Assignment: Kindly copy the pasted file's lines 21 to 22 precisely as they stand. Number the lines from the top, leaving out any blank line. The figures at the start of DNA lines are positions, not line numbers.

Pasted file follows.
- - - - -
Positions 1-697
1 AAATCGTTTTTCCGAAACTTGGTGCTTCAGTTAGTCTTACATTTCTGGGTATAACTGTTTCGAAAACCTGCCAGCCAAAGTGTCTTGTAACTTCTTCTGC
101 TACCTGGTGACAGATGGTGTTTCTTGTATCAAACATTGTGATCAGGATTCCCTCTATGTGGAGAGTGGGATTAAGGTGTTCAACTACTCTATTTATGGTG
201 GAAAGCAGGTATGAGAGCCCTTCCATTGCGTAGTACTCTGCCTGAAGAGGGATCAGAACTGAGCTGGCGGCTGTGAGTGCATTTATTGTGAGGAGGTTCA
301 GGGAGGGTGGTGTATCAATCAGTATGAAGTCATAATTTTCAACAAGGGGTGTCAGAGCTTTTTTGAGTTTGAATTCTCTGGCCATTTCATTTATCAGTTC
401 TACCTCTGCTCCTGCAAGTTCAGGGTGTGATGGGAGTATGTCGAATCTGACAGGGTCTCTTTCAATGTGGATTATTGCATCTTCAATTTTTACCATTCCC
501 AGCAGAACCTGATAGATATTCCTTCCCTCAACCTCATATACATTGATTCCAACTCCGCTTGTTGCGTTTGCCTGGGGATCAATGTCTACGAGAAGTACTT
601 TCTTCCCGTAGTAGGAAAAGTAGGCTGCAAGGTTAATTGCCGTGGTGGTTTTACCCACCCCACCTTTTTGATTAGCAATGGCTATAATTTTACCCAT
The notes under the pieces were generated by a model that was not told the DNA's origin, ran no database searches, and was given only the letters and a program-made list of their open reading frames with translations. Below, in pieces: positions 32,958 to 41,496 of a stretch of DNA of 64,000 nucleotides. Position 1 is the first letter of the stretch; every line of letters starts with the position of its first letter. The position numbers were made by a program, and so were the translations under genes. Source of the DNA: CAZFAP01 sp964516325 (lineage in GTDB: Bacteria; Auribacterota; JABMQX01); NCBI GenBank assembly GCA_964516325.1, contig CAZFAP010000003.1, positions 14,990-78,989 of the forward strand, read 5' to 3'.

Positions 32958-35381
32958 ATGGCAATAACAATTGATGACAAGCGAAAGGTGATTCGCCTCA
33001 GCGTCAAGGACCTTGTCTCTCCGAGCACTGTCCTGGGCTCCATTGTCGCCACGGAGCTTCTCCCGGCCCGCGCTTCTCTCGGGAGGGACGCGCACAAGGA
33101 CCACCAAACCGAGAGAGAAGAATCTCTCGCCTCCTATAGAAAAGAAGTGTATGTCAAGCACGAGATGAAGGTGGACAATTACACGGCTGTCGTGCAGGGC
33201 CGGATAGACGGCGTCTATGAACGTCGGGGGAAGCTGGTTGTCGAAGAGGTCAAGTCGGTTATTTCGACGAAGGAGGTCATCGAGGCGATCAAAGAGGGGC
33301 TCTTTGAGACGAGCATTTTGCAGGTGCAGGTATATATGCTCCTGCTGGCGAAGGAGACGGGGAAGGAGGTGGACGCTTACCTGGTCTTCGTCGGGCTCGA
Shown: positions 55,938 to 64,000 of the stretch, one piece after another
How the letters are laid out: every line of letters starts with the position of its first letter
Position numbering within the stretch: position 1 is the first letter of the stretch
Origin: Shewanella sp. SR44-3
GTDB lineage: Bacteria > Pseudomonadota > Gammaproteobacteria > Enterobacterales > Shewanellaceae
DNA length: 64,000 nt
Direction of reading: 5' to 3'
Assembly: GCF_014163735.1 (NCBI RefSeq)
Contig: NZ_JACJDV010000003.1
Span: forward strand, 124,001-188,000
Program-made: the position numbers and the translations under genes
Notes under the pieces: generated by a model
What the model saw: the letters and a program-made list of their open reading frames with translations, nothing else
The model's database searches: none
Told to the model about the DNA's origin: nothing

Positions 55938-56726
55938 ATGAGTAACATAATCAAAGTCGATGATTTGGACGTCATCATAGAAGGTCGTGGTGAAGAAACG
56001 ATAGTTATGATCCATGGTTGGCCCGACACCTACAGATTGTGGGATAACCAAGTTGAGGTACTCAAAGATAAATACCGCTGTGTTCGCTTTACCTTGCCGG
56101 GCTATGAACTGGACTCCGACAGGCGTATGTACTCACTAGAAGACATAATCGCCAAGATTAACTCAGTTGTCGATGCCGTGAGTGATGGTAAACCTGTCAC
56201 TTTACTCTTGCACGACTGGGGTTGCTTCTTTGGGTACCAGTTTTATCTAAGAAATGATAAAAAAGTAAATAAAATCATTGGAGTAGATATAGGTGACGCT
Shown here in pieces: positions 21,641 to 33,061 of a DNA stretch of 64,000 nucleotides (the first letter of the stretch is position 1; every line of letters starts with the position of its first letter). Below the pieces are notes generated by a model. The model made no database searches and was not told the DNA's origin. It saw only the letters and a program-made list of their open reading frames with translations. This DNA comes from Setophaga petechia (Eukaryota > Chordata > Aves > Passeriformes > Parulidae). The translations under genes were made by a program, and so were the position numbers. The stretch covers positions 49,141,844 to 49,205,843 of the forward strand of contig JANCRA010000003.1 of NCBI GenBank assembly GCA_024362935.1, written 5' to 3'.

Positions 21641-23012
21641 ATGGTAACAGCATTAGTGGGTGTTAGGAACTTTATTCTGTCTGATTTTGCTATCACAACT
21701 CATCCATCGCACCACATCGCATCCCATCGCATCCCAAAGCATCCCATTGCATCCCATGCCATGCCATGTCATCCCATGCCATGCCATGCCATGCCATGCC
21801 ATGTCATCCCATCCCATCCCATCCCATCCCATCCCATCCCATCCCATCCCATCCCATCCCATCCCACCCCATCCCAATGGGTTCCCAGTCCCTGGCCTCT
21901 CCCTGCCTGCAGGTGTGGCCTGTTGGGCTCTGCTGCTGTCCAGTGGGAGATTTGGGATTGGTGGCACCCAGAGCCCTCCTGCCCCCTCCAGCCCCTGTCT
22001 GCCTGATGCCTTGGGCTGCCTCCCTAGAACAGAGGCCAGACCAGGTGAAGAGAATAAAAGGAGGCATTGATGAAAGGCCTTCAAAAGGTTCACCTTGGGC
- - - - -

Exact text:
DNA length: 64,000 nt
Direction of reading: 5' to 3'